Live Music Going Green

The Green Room opens its doors in Uptown.


When the Green Room opened its doors in late January, co-owner Tanner Montague had no idea what to expect.

Sure, the Uptown venue, previously occupied by the far bro-ier Pourhouse, had undergone a total makeover, complete with faux plants, refinished bathrooms, and an upgraded sound system. But as a musician himself, Montague knew that he needed more than just a fresh coat of paint.

“I built the space focusing on the musicians’ experience,” he says. “How is the sound? How does it feel? What does it look like? What amenities does the band get? Once the band was happy, we started looking at what we could do for the bartenders. Is it too loud? Can we deaden the sound by the bar so they can mix drinks for people without screaming?”

If you’re wondering why he didn’t mention the audience experience, there’s a very particular reason for that.

“I’ve said it many times, but the audience comes last,” Montague continues. “If the band is happy and feels like rock stars, and the bartenders are happy and paid well, then really there’s nothing else the audience needs to see a band and know it’s going to be a great show.”

Montague’s winding road to becoming a club owner is a fascinating one. Originally from Seattle, he first found himself in Minnesota to attend McNally Smith College of Music. After graduation, he spent the next five years working on cruise ships as a musician, before moving back to Minnesota two years ago with the intention of transitioning into a career in video production. But the Twin Cities music scene had other plans for him.

“This fell in my lap based on connections I rekindled from college, and new ones I made over the past two years,” Montague says.

While his background and networking skills have shown Montague a lot about the live music industry, as a first-time club owner, he admits that he’s embracing a learning curve in his new role.

“I said yes to the opportunity, even though I had never done anything quite like it,” he says. “But I have really cool mentors who I meet with regularly to get advice and learn their experience in terms of what to expect next. I’m focused every day on what’s in front of me, instead of worrying too much about the big picture of like, how the club is going to impact the community.”

What’s in front of him has been packed houses every weekend since the opening, with local sensations like Alex Rossi Trio, Gully Boys, and The Cherry Pit christening the new space.

“I always have, like, the lowest expectations with every show,” Montague says, laughing. “I’m worried that no one is going to show up. And then when people do, I tend to ask how they found about the show or how they found out about the spot, and it always catches me off guard. They’ll say, ‘Oh, I saw you guys moving in a month ago,’ or just, you know, social media, or ‘I saw you on the news.’ And I always just think, ‘Wow, this is crazy.’”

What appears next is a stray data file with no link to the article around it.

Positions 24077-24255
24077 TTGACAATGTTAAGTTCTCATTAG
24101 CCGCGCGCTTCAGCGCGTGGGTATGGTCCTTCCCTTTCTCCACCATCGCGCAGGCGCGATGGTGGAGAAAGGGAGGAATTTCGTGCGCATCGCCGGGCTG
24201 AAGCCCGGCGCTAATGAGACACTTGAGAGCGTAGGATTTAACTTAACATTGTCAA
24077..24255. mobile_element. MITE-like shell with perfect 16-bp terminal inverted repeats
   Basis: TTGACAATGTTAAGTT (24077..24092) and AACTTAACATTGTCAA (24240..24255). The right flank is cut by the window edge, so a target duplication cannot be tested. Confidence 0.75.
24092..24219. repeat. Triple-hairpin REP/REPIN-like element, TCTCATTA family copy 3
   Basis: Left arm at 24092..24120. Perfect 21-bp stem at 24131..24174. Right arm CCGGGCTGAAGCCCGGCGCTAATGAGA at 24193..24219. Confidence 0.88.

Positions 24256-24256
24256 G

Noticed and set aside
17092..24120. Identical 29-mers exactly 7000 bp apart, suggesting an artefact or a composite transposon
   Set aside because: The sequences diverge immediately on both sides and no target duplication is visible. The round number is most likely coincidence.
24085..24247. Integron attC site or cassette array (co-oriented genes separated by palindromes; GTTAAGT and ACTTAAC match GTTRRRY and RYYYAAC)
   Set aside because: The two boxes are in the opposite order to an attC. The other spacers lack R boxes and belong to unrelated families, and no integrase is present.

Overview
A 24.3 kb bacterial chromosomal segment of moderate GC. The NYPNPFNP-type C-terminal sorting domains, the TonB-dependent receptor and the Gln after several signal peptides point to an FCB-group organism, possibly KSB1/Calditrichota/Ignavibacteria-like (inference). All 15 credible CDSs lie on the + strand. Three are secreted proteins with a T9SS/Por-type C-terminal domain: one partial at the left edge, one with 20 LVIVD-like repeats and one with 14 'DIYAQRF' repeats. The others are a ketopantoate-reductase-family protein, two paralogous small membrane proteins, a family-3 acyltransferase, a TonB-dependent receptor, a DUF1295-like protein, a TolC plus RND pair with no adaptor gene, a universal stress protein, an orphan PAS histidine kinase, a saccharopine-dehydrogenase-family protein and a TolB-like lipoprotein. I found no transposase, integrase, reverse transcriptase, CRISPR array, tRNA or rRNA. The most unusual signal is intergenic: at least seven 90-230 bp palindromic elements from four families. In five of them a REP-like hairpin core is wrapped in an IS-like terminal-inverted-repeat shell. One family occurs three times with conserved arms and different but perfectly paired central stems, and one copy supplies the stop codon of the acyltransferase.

While the audience—regardless of whether they’re the first or last priority for the space—has had incredibly positive feedback for the venue, Montague says the casual bar-hopping community in Uptown is still getting used to the change.

“Everyone is welcome. Always. But typically there will be a ticket for our events,” Montague says. “We’re not actively trying to get a certain audience, but when people come here they come in with the intention of seeing a show. We’ve had people who have come in thinking of a similar vibe to what was here before, and they didn’t expect to pay a $20 cover. For a sports bar or a club that might be a little high, and that’s OK. There are plenty of other places around that they can end up going. But we get people who want to support the bands and see the music rather than just being a space to hang out.”

Though the club is perfect for anyone who wants to get in the mix and be up close and personal with the band, it also features several different rooms throughout the venue, giving audience members the option of enjoying the show in a more relaxed setting, without having to stand front and center.

The spring schedule is already beginning to fill up, with residencies from locals Kai Brewster’s Millions, Alex Rossi, and Jeremy Harvey & Bad Dad Band, as well as out of towners like Pearl & The Oysters and Mega Mango, perhaps proving that rumors of Uptown’s death have been greatly exaggerated.

“People are entitled to whatever they want to think, and a lot of it is valid,” he says. “But I truly believe in this place, so it doesn’t affect how I think. Like people say it [Uptown is dead], but I’m sure I’m going to book a show you’re going to want to come to at some point.”

With the new Uptown Theater space scheduled to open in May and more neighborhood bars, restaurants, and entertainment spaces opening soon, Montague says he feels like the Green Room managed to get in on the ground floor of a major turnaround.

“If I was a music lover, I could go see you know, John Mayer or something across the street [at Uptown Theater], and then come over here and see some great local group in the Green Room, and then go across the street and play mini golf at Arts and Rec,” he says enthusiastically. “And that isn’t at all a dream. It’s all going to be happening here in the next few months. The whole idea of people being able to have one big city block to do so many different things like I remember is exciting.”